Tuesday, 7 April 2015

Living with the C Word

2015 has been a year of promise for me so far. After finishing at my old job, I secured a new job at an award winning law firm as a Marketing Executive. I've been enjoying life and to be honest I've neglected my blog, my last post was a good 6 months ago but it’s not without reason.

2014 was a big celebratory year for me as I graduated with a 2:1 from The University of Huddersfield, turned 21 and managed to secure my first job a month after graduation. My life was running smoothly along and then all of a sudden my 2014 ended with a bang, an unimaginable bang I couldn’t possibly explain without tears drawing to my eyes as I type. My mum, aged 61 was diagnosed with breast cancer.

I was unprepared for the news I received on my lunch break at work. All day I sat worrying at my desk frantically typing away waiting for the good news from my parents. I received a text from my dad saying we need to talk and I just thought it was to confirm that everything was ok.

I couldn’t have been more wrong. I took the call in the back room at my works and as soon as I heard my mum’s broken voice stammering the words ‘I've got breast cancer’. I broke down in uncontrollable tears. I could hear the fear in her voice as she told me the bad news. My life had been turned upside down for the worst.

Of course we hear all these news reports about people getting all kinds of cancer but I never imagined my mum would get it. Breast cancer doesn't run in the family but perhaps I was a bit naive thinking it won’t happen to me or any of my family. If we all listened to the scary statistic that 1 in 5 people get a form of cancer in their lifetime, we would never sleep at night.

The last few months of 2014 were a blurry haze which meant I didn’t feel like doing a blog post, or anything else for that matter. On December 5th my mum had a mastectomy to remove her right breast and the surgeons believe her cancer had been there a good while as all of her lymph nodes had been affected and the cancer growth was 11cm by the time they removed it.

I watched as the gurney wheeled her down to surgery on the Friday morning and I couldn’t help but cry as she left the room. A few hours after surgery, she was losing too much blood and the same day she had to go back down to theatre.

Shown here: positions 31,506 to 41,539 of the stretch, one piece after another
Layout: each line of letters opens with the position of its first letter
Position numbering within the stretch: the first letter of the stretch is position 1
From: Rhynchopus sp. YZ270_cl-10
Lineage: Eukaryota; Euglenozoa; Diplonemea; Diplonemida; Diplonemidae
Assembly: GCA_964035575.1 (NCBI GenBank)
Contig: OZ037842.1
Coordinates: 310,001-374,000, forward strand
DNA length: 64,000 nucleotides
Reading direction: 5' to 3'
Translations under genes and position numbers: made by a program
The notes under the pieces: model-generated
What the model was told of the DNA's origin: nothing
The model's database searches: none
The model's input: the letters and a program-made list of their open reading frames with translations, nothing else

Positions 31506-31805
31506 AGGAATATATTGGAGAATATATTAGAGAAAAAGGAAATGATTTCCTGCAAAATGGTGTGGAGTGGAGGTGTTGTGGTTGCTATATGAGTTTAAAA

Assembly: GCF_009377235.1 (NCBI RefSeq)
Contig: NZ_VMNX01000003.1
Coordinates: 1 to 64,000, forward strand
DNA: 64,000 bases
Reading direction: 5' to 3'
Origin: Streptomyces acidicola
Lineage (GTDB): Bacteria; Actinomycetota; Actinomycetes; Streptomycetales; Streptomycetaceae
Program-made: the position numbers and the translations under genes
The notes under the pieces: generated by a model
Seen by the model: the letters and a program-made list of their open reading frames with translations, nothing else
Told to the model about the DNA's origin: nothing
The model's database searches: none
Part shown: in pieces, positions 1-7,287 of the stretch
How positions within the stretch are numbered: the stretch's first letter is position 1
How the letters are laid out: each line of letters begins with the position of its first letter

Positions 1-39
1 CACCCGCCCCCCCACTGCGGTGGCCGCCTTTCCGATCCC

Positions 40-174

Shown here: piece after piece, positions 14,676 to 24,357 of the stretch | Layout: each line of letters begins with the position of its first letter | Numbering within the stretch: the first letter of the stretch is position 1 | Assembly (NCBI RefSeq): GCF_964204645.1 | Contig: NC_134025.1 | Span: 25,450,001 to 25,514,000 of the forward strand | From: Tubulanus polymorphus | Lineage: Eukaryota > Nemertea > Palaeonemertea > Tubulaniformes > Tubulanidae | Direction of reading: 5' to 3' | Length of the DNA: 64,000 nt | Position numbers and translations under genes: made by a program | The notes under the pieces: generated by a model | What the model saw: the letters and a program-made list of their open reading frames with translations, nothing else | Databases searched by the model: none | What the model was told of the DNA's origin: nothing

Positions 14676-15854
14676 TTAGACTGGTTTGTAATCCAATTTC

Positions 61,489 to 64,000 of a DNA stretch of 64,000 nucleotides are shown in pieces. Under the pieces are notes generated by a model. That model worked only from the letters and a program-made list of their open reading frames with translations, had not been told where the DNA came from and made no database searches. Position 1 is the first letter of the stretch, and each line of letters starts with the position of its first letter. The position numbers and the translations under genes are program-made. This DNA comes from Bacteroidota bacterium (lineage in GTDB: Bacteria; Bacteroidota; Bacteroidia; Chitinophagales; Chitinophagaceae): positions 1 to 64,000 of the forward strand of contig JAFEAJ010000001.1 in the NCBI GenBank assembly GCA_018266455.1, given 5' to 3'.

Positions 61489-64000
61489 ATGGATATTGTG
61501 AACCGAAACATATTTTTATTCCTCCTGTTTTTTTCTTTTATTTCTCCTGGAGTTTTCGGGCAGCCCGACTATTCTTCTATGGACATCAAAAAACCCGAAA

Luckily my mum has made a good recovery after surgery, but this is the toughest road ahead. The odd few people may not need any treatment after the tumour is removed; however my mum has to face 6 months of chemotherapy followed by 3 weeks of radiotherapy.

At the moment she’s had her third treatment of chemotherapy and I’m not going to lie and say it’s great because the side effects of chemo are gruelling. About a month back she started to lose her hair, and she decided to shave it off as a result of this which was traumatic enough.

At first every time I heard the C word my stomach churned into knots, I clammed up and wanted to run away from everyone. I couldn’t bear to face it so I locked my feelings inside and threw away the key.

I’m coming out today about my mum’s illness because I've sat here long enough in silence. I wanted to share my story and tell everyone about my mum’s journey because although she probably doesn't feel it, she’s the lucky one.

I want to urge other women to check their breasts every day for lumps and bumps and don’t hesitate to go to your GP if you do find something or need a second opinion. A mammogram is currently offered for women aged 50-70 every three years. The mammogram didn’t show any signs of her 11cm growth only the biopsy results showed this. I feel her cancer could have been caught earlier if a biopsy was offered to her at her last mammogram appointment three years ago.